Sheku Bayoh Inquiry

CRER is providing input to the Sheku Bayoh Inquiry in considering the role, if any, played by race in his death in custody. We are carrying out this work in our formally designated role as Core Participants.

We announced our involvement in the Inquiry through a public statement on 28th April 2021. From that point onwards, our interventions are being made to the Inquiry and we are not making further public comment at this time.

This page provides an FAQ on the background to the Inquiry and CRER’s involvement.


What is the Sheku Bayoh Inquiry?

Sheku Ahmed Tejan Bayoh died in police custody on 3rd May 2015 in Kirkcaldy, Scotland. Following his family’s long campaign for justice, a Public Inquiry was announced in 2019.

The Terms of Reference for the Public Inquiry into the Death of Sheku Bayoh include establishing the circumstances of his death, making recommendations which might realistically prevent other deaths in similar circumstances, examining post-incident management processes, and:

“to establish the extent (if any) to which the events leading up to and following Mr Bayoh’s death, in particular the actions of the officers involved, were affected by his actual or perceived race and to make recommendations to address any findings in that regard”.

In his statement to the Scottish Parliament on 12 November 2019 confirming the establishment of the Public Inquiry, the Cabinet Secretary for Justice, Humza Yousaf MSP, stated:

“For any independent scrutiny of this case to be rigorous and credible, it must address the question of whether or not Mr Bayoh’s race played a part in how the incident was approached and dealt with by the Police. In saying that, I am not prejudging the answer to that question; that will be for the Inquiry, which will be independent of Ministers. In order to do that, the Inquiry must be equipped with the necessary diversity of expertise and background to scrutinise the extent to which race was a factor in this case.”

Find out more about the Sheku Bayoh Inquiry’s remit, the role of the Chair, Lord Bracadale, and the assessors at the Sheku Bayoh Inquiry Website.


Why is CRER involved in the Sheku Bayoh Inquiry?

CRER agrees that in order for the Inquiry to appropriately and effectively fulfil its terms of reference, stakeholders with specific expertise in this area would be useful in supporting the Inquiry to determine the extent to which race was a factor.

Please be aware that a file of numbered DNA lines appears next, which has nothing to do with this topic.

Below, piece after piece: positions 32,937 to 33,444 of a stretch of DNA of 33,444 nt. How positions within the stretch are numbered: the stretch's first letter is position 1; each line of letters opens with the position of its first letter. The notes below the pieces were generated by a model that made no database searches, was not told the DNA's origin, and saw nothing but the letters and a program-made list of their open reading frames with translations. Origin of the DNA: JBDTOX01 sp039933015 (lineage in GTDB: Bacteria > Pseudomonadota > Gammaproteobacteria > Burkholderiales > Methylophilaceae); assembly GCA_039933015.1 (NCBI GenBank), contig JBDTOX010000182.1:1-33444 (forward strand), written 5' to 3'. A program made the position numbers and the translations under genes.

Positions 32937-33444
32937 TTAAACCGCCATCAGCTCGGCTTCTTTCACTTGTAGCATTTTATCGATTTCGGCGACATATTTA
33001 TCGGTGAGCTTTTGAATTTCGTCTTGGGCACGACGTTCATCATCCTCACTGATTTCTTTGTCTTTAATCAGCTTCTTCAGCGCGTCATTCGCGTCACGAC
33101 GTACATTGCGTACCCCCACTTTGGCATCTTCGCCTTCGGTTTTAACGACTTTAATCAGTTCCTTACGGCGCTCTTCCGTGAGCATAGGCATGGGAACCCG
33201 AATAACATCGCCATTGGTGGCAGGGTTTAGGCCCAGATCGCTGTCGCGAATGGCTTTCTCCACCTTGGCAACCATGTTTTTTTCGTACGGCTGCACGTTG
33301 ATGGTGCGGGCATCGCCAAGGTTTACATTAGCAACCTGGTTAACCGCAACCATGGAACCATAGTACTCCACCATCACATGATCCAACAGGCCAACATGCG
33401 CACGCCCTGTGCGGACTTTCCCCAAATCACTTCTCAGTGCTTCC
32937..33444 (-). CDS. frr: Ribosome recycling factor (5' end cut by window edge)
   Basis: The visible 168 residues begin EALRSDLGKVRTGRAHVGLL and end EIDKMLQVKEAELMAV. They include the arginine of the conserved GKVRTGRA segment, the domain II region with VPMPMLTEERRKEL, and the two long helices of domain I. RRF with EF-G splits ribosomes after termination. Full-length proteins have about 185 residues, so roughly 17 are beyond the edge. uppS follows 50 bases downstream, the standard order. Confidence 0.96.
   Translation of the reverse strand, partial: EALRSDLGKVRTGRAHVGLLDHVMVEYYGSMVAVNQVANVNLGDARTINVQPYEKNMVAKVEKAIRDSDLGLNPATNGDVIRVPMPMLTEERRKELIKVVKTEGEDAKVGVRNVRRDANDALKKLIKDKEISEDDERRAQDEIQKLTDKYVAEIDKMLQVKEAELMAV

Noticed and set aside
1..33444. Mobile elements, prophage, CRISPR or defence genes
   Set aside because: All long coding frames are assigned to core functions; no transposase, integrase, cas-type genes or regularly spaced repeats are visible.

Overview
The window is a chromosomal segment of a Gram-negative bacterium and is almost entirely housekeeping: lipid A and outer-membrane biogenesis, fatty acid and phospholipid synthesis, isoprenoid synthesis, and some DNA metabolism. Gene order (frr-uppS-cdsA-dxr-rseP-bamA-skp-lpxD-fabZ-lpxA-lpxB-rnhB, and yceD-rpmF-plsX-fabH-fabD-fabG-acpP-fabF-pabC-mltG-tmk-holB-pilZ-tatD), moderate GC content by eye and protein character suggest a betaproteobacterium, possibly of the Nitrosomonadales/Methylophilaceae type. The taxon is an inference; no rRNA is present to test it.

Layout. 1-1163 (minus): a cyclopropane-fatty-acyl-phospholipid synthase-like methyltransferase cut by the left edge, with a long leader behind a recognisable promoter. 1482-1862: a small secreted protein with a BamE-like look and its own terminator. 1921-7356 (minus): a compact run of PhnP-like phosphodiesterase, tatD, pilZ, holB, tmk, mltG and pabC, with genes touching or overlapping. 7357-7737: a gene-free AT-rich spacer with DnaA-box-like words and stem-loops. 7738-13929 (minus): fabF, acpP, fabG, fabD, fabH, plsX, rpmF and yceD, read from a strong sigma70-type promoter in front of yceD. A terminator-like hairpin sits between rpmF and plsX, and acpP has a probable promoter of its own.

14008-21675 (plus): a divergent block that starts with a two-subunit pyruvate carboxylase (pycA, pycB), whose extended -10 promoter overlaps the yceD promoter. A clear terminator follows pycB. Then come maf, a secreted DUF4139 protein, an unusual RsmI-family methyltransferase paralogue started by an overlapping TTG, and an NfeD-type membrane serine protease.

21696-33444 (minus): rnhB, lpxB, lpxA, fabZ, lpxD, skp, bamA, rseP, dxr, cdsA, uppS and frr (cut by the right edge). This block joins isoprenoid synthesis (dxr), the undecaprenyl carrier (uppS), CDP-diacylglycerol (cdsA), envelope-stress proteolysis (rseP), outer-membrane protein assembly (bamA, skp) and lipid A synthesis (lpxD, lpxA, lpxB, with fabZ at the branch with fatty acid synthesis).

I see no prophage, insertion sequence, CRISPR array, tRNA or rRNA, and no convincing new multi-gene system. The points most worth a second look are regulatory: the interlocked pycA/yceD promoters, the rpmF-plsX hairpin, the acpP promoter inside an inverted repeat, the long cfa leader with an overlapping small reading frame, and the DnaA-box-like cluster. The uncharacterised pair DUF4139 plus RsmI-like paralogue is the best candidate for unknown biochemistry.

As an anti-racist organisation, CRER has always had a clear focus on tackling institutional and structural racism. We have extensive experience in assessing equality performance and supporting improvement in approaches. Our specialism on racism and race equality, particularly in relation to organisational practice, makes us ideally placed to support organisations to identify and take action on these issues.

This is why we applied to be designated as a Core Participant to the Sheku Bayoh Inquiry. Our application was rigorously assessed, subject to a range of clarifications and considered in fine detail by the Inquiry’s Chair, Lord Bracadale. We were pleased to be informed in April 2021 that our application was successful.


What can CRER do as Core Participants?

A Core Participant is an individual or organisation who has a significant interest in an important aspect of the matters to which the inquiry relates. Inquiry Chairs have to determine who should be a Core Participant in line with the rules set out in the Inquiries (Scotland) Rules 2007.

A Core Participant or their legal representative may participate in the Inquiry in a number of ways, including being able to:

  • Receive disclosure of evidence that relates to their interest in advance of hearings

  • Be invited to contribute suggestions to the list of issues to be considered by the Inquiry and the list of witnesses who will give evidence to the Inquiry

  • Make opening and closing statements at hearings

  • Suggest questions or lines of questioning to Counsel to the Inquiry to ask of a witness

  • With the Chair’s permission, ask questions of witnesses

  • See the Inquiry report or interim report before it is published

The basic cost to CRER of undertaking this work is being reimbursed by the Inquiry. Our other funded work will continue as normal during our involvement in the Inquiry.

In our role as Core Participant, we will strive to ensure that the Inquiry has access to the information and perspectives it needs to assess the role, if any, played by race. Our approach will be evidence based, methodical and robust.


We hope that our integrity and ability to make a positive contribution to the Inquiry will be apparent not just to organisations and individuals concerned with racial justice, but by all relevant parties.


We look forward to working with the Inquiry in fulfilling its terms of reference and in securing justice.